Businesses have a key role to play in Ireland’s Climate Action Plan 2021, says Shane O’Reilly, Director, KPMG Sustainable Futures.

The Irish government recently published its ‘Climate Action Plan 2021’ (CAP21), setting out a pathway to halve Ireland’s emissions by 2030 and reach net zero by no later than 2050. Within the CAP21, businesses are acknowledged as being a key player in achieving Ireland’s ambitious climate targets given their control and influence over how resources are managed, transported, consumed, and wasted. The Irish government has set a 40% reduction target for Irish enterprise’s emissions to help meet the national level of emission reductions by 2030. 

Key drivers for change

Businesses across the globe are under increasing pressure to change from stringent climate goals, investor demands for transparency and disclosure, as well as customers who are demanding more sustainable products and services. Building enterprises that are sustainable and low carbon has become a competitive and financial issue, moving beyond the social and environmental reasoning of the past. 

Climate change action presents new opportunities for Irish businesses, including increased revenue growth driven by increased consumer awareness of the environmental impact of the goods and services they purchase, cost reductions and attracting and retaining talent.

Globally, these climate-related opportunities represent a potential financial impact of over US$2.1 trillion dollars based on a survey conducted by the Carbon Disclosure Project (CDP) on 500 of the world’s largest companies. Most of this financial impact is driven by increased revenue from consumer demand for sustainable products and services.

Ireland’s readiness for CAP21

A key question is whether Ireland’s businesses are sufficiently embracing this opportunity.  According to a recent report by KPMG Ireland, 72% of the Irish companies analysed are far from ready to meet the new EU sustainability reporting rules, outlined in the Corporate Sustainability Reporting Directive (CSRD) published by the European Commission in April of this year. While only one lens, it suggests more work is needed to embed this climate opportunity in Irish businesses and communicate it effectively.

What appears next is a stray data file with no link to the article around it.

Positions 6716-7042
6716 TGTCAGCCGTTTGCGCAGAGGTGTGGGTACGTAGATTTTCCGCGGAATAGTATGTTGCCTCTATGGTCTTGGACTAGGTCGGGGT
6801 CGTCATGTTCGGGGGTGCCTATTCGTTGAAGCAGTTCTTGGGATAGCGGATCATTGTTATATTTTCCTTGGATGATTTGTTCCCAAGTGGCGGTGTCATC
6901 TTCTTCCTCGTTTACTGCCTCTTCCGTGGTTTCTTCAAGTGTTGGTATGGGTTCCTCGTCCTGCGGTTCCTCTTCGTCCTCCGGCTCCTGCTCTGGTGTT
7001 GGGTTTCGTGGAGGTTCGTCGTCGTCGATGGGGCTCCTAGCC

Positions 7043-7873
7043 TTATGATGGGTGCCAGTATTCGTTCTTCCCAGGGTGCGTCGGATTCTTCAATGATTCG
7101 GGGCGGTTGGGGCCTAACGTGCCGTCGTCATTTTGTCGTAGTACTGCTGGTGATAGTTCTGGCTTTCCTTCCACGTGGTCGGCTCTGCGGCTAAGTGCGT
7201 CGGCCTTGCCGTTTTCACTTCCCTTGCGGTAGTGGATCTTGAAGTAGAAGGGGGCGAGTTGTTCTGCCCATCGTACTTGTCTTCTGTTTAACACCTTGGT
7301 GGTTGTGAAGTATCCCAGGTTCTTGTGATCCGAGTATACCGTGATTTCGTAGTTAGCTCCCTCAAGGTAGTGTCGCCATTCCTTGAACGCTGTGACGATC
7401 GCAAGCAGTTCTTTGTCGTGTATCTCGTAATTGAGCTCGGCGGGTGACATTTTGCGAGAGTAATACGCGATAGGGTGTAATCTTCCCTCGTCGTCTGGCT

CAP21 recognises that Irish companies which fail to decarbonise or develop sustainable business models risk becoming uncompetitive in international markets through the creation of outdated products, will struggle to attract future equity linked to the increasing non-financial reporting demands such as CSRD and will have negative impacts for the national economy and its overall sustainability transition. 

The CAP21 outlines a range of mechanisms to help incentivise increased climate action by Irish enterprise and drive leadership in this space.  For example, Irish companies will be required ‘to implement a detailed agenda of transition and change’ which will include a switch to renewables, resource management and measures conforming to circular economy principles and a focus on developing new skills and innovations across their supply chain. Carbon pricing will also be a key mechanism to help drive change and leadership within businesses. On top of these incentivised mechanisms outlined in CAP21, national level climate action such as state agency policy supports and initiatives will be important to aid enterprises, particularly SMEs who account for 99.8% of enterprises in Ireland, meet the 40% reduction target.

Going forward – a targets-based approach

It is encouraging to see some Irish companies setting climate commitments for 2030 onwards and preparing for future compliance and investor and customer demands, but we need to see more companies taking proactive action now and setting climate targets. However, it is vital these commitments align to climate science, taking a holistic approach to a company’s operations, have interim targets to assure accountability, and don’t heavily rely on unproven technological fixes to achieve these targets.

CAP21 acknowledges the national-level action needed to drive change and support companies of all sizes achieve decarbonisation at pace. Collaboration between enterprise and government bodies will be key if Ireland is to achieve its net zero target and for the Irish economy to remain competitive in the coming decades

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KPMG Sustainable Futures can support you in understanding what the Climate Action Plan means for you and tackle head on the opportunities and challenges ahead of us to ensure a climate resilient Ireland.

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